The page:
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Filed under College Football

“It’s harder than ever to defend [the current NCAA model]…”

The NCAA may have its head stuck firmly up its ass when it comes to amateurism, but Dennis Dodd reports that the conferences are already gaming out scenarios in the wake of losing Alston vs. NCAA.

Privately, though, there seems to be a general a feeling the plaintiffs will win, setting off alarms with which the NCAA is familiar. Alston is not the first legal challenge to the NCAA’s hide-bound amateurism model. But the cumulative effect of all those court cases may be a chipping away of the NCAA’s DNA. Without that one-of-a-kind amateurism model that exists nowhere else in the world, critics have wondered whether the NCAA would have any remaining worth.

Reacting to an Alston win, conferences at least have to consider what sort of compensation they would offer. That’s what makes Alston unique. Those plaintiffs have found their best chances of winning are to endorse a model that leaves compensation up to the conferences.

In significant issues like this, conferences don’t agree on much of anything.

Remember, the plaintiff in Alston doesn’t seek relief mandating that conferences have to compensate athletes.  It simply asks the court to prohibit the NCAA from restricting the conferences from compensating athletes.  If that becomes the status quo, every conference would be free to set whatever limits it prefers.  (Ironically, that was the status quo prior to 1956.)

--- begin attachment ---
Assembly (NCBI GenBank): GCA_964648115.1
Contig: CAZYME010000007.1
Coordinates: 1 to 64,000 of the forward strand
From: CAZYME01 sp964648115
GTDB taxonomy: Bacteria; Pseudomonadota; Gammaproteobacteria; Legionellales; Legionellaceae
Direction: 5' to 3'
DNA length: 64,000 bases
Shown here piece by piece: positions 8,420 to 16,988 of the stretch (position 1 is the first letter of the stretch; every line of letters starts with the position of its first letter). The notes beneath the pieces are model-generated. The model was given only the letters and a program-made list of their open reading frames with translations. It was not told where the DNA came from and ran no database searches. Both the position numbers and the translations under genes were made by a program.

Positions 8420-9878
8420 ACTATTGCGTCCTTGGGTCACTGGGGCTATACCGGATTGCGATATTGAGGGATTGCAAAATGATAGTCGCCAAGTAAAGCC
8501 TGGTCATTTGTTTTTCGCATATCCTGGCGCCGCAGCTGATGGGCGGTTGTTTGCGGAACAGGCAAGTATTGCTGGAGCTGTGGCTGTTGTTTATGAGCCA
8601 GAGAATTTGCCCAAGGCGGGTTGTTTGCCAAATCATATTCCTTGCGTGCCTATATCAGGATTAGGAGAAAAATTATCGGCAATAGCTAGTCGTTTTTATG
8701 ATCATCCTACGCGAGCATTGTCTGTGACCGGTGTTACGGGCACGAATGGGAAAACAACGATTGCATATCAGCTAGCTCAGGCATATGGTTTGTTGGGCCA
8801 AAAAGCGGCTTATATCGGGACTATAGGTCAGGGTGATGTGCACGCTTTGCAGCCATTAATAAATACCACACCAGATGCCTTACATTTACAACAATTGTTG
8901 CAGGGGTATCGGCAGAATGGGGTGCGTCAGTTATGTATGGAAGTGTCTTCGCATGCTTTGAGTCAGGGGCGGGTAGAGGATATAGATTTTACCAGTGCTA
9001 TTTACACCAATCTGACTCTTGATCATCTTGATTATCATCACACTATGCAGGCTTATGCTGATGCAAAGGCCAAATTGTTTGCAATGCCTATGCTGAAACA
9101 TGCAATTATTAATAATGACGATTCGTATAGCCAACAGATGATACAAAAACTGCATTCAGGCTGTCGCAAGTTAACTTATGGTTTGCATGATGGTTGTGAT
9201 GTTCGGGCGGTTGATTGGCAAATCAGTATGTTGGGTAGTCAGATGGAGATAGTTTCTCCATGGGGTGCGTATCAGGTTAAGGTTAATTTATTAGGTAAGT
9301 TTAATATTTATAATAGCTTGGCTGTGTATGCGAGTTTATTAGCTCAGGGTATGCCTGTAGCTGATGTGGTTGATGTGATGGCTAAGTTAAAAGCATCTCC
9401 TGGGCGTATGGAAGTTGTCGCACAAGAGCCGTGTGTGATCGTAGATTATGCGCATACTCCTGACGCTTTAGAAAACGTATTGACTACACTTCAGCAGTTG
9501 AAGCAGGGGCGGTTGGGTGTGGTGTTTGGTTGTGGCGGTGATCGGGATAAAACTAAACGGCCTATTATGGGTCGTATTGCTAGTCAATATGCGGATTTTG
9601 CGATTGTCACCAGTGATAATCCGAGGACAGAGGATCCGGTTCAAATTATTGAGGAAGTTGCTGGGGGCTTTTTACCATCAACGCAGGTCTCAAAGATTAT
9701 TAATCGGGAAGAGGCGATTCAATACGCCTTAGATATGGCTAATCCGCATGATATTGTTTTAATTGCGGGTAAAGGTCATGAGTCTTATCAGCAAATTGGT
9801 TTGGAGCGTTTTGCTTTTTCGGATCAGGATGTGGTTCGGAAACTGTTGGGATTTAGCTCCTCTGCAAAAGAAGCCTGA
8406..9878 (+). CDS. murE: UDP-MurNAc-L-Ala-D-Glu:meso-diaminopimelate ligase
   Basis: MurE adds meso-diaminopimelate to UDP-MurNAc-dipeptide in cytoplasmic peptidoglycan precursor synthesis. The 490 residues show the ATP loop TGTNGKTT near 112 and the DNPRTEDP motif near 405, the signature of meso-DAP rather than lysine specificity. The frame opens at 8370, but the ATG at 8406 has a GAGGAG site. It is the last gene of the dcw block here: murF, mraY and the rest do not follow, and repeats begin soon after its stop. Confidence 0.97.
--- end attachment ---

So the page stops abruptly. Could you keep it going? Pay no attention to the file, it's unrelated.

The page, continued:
If you think the conferences are money-chasing whores now, wait ’til you see what happens if they have to start sharing the wealth with the hired help.

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Filed under See You In Court, The NCAA

Thursday morning buffet

A nibble here, a nibble there…

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Filed under Georgia Football, It's Not Easy Being A Mid-Major, It's Just Bidness, SEC Football, Urban Meyer Points and Stares, What's Bet In Vegas Stays In Vegas

Mark Richt’s not so great week

Shot.

Chaser.

Diaz’ defense was the only thing holding Miami up last season.  To lose the architect of that, and then take on Mr. “You’ve got to run the ball in the SEC” as his replacement would be sublime from a blogging perspective… which is why that probably won’t come to fruition.  Damn.

15 Comments

Filed under ACC Football, Tommy Tuberville - Mythical National Champ

Name that caption, the things we do for love edition

I simply couldn’t pass on this one.

Say what you will, but I don’t remember Paul Johnson stooping to that level of goofy.

Have at it in the comments.

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Filed under Name That Caption

“Everyone has the same feeling; expansion is inevitable.”

The Atlantic Athletic ($$) has a piece up about how “a number of influential voices in college football are calling for a serious look at [CFP] expansion.”

My favorite two parts are a quote…

In a statement to The Athletic on Tuesday, an ESPN spokesperson said, “We have no involvement in the competitive makeup of the CFP.”

… and a proposal to include a designated Group of 5 spot in an eight-team field in exchange for the end of conference championship games.  I’m sure Greg Sankey is down with that trade-off.

Per Bob Bowlsby, “Then, there’s the matter of how you do it. The devil’s always in the details.”

There are a lot of devils in college football these days.

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Filed under BCS/Playoffs